In spite of having seen some beautiful modern churches, side altars are always absent from them, as are the florid ornamentations and the crowds of plaster saints that have historically haunted the Catholic imagination. We have asked ourselves what are the most important aspects of our Faith and have trimmed the rest off as fat. We have honed the Gospel message in the spirit of applying “lean principles”; we have downsized the Catholic imagination by expelling from it all that is “fanciful” and “inaccurate”; and we have outsourced the priestly work to those (laypeople) who will do it more cheaply and efficiently so that the Church can run better as an organization. In short, in many places, we are tranforming the House of God and Gate of Heaven into God’s Cubicle and the Holy Spirit’s Shipping and Receiving Department.

It is not that I defend the old ways as a knee-jerk reactionary. I just wish that people would have given them the benefit of the doubt, that they would have spent some time contemplating why things were the way they were not just on a “theological” sense, but also on the philosophical and ontological level. Man needs waste, he needs the blissful burden of the irrational since it is the only way to articulate on this side of death the ultimate transcendence of God. God is God because He is beyond this life, He has no need of it, and sometimes His ways appear contrary to it. In this world where we are boxed into the most efficent work spaces in the history of man, we need to be reminded that this is not all that there is. From the dry desert of the cubicles and stale offices of our day to day lives, we need the Church to be an oasis of glorious waste, where information and efficiency take a back seat to beauty, wonder, and revelry in Christ. The Church in all she does must burn as “uselessly” as incense in the hands of a half-asleep altar boy.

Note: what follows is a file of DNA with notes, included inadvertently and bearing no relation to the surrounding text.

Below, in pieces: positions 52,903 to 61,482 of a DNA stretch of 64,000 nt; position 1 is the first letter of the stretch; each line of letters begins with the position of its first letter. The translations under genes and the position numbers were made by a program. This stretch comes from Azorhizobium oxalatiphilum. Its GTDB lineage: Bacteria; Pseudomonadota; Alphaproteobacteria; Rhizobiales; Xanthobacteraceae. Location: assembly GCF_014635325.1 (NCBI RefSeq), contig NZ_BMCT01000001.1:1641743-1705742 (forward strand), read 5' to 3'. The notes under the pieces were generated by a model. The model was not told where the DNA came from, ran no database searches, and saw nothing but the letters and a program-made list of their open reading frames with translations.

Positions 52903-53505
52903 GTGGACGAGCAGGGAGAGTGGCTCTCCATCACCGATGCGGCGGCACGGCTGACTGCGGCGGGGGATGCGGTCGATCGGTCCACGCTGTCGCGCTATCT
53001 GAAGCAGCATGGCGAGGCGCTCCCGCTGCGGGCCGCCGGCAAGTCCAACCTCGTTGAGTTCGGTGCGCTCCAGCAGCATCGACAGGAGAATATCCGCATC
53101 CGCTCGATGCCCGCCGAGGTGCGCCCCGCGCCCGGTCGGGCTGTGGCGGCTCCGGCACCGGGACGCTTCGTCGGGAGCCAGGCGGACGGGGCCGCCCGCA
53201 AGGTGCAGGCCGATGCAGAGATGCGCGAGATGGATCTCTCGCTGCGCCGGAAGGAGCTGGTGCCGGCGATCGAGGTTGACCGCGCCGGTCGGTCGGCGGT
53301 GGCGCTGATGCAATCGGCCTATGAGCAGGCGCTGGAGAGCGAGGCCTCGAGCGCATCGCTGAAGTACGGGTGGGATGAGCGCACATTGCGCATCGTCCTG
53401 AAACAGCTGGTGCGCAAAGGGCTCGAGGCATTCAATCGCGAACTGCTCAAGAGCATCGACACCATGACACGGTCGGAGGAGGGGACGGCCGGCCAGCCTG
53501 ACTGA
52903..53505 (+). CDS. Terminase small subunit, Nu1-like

6 responses